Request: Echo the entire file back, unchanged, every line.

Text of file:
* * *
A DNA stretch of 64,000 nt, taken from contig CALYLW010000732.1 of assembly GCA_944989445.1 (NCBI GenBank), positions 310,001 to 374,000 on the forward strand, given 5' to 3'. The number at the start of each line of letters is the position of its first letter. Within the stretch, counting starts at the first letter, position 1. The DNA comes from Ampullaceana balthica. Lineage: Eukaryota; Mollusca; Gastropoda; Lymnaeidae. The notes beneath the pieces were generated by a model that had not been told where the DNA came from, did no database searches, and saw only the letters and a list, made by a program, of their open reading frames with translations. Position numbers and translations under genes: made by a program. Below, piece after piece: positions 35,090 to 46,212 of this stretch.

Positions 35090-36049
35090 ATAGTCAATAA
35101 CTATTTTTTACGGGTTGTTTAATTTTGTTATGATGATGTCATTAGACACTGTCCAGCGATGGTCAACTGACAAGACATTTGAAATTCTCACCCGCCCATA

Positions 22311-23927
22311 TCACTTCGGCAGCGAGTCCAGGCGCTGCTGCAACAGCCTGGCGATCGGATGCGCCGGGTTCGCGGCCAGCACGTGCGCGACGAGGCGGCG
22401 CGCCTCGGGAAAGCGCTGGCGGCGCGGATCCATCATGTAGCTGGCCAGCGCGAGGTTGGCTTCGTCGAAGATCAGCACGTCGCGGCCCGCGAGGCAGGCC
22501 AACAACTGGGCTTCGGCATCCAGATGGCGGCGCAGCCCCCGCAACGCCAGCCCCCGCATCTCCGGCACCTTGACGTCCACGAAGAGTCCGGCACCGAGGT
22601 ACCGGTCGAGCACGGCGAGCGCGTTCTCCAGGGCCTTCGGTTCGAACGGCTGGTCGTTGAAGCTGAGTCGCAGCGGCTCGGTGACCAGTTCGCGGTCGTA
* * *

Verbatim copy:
A DNA stretch of 64,000 nt, taken from contig CALYLW010000732.1 of assembly GCA_944989445.1 (NCBI GenBank), positions 310,001 to 374,000 on the forward strand, given 5' to 3'. The number at the start of each line of letters is the position of its first letter. Within the stretch, counting starts at the first letter, position 1. The DNA comes from Ampullaceana balthica. Lineage: Eukaryota; Mollusca; Gastropoda; Lymnaeidae. The notes beneath the pieces were generated by a model that had not been told where the DNA came from, did no database searches, and saw only the letters and a list, made by a program, of their open reading frames with translations. Position numbers and translations under genes: made by a program. Below, piece after piece: positions 35,090 to 46,212 of this stretch.

Positions 35090-36049
35090 ATAGTCAATAA
35101 CTATTTTTTACGGGTTGTTTAATTTTGTTATGATGATGTCATTAGACACTGTCCAGCGATGGTCAACTGACAAGACATTTGAAATTCTCACCCGCCCATA

Positions 22311-23927
22311 TCACTTCGGCAGCGAGTCCAGGCGCTGCTGCAACAGCCTGGCGATCGGATGCGCCGGGTTCGCGGCCAGCACGTGCGCGACGAGGCGGCG
22401 CGCCTCGGGAAAGCGCTGGCGGCGCGGATCCATCATGTAGCTGGCCAGCGCGAGGTTGGCTTCGTCGAAGATCAGCACGTCGCGGCCCGCGAGGCAGGCC
22501 AACAACTGGGCTTCGGCATCCAGATGGCGGCGCAGCCCCCGCAACGCCAGCCCCCGCATCTCCGGCACCTTGACGTCCACGAAGAGTCCGGCACCGAGGT
22601 ACCGGTCGAGCACGGCGAGCGCGTTCTCCAGGGCCTTCGGTTCGAACGGCTGGTCGTTGAAGCTGAGTCGCAGCGGCTCGGTGACCAGTTCGCGGTCGTA